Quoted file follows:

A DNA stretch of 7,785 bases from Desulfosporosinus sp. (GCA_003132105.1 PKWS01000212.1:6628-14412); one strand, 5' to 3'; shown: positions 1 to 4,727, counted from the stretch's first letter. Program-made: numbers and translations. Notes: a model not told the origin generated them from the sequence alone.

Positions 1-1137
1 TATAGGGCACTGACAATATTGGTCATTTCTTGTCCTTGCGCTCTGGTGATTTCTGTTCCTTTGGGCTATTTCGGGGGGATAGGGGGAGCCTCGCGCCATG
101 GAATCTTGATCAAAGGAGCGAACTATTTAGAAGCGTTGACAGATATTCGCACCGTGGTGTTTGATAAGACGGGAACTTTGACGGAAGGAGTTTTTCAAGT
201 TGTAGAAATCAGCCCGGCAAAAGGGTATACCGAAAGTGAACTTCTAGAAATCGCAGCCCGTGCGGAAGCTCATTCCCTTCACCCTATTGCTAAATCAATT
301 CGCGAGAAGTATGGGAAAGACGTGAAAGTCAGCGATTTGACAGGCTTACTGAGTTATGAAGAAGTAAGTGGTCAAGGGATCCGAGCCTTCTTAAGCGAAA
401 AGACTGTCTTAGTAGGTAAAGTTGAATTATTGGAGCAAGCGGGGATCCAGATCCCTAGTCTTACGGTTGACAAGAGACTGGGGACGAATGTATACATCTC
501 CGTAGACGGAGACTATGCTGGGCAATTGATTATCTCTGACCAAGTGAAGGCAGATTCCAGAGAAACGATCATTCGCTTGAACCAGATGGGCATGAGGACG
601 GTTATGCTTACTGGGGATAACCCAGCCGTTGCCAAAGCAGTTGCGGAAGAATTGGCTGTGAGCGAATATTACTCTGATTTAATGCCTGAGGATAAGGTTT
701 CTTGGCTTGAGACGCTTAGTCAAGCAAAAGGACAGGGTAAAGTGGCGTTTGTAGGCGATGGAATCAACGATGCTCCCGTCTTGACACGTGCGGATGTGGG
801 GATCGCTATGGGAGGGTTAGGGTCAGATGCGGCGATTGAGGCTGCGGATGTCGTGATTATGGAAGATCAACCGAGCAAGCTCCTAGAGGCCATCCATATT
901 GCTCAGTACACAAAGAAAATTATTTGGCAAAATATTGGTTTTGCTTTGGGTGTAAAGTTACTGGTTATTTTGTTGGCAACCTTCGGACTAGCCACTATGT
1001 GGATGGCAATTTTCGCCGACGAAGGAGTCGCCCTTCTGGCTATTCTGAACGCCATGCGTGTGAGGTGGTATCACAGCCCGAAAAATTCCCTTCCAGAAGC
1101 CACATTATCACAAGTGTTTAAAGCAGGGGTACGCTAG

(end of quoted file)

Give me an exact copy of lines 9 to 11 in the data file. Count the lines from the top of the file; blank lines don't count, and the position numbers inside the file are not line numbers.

601 GTTATGCTTACTGGGGATAACCCAGCCGTTGCCAAAGCAGTTGCGGAAGAATTGGCTGTGAGCGAATATTACTCTGATTTAATGCCTGAGGATAAGGTTT
701 CTTGGCTTGAGACGCTTAGTCAAGCAAAAGGACAGGGTAAAGTGGCGTTTGTAGGCGATGGAATCAACGATGCTCCCGTCTTGACACGTGCGGATGTGGG
801 GATCGCTATGGGAGGGTTAGGGTCAGATGCGGCGATTGAGGCTGCGGATGTCGTGATTATGGAAGATCAACCGAGCAAGCTCCTAGAGGCCATCCATATT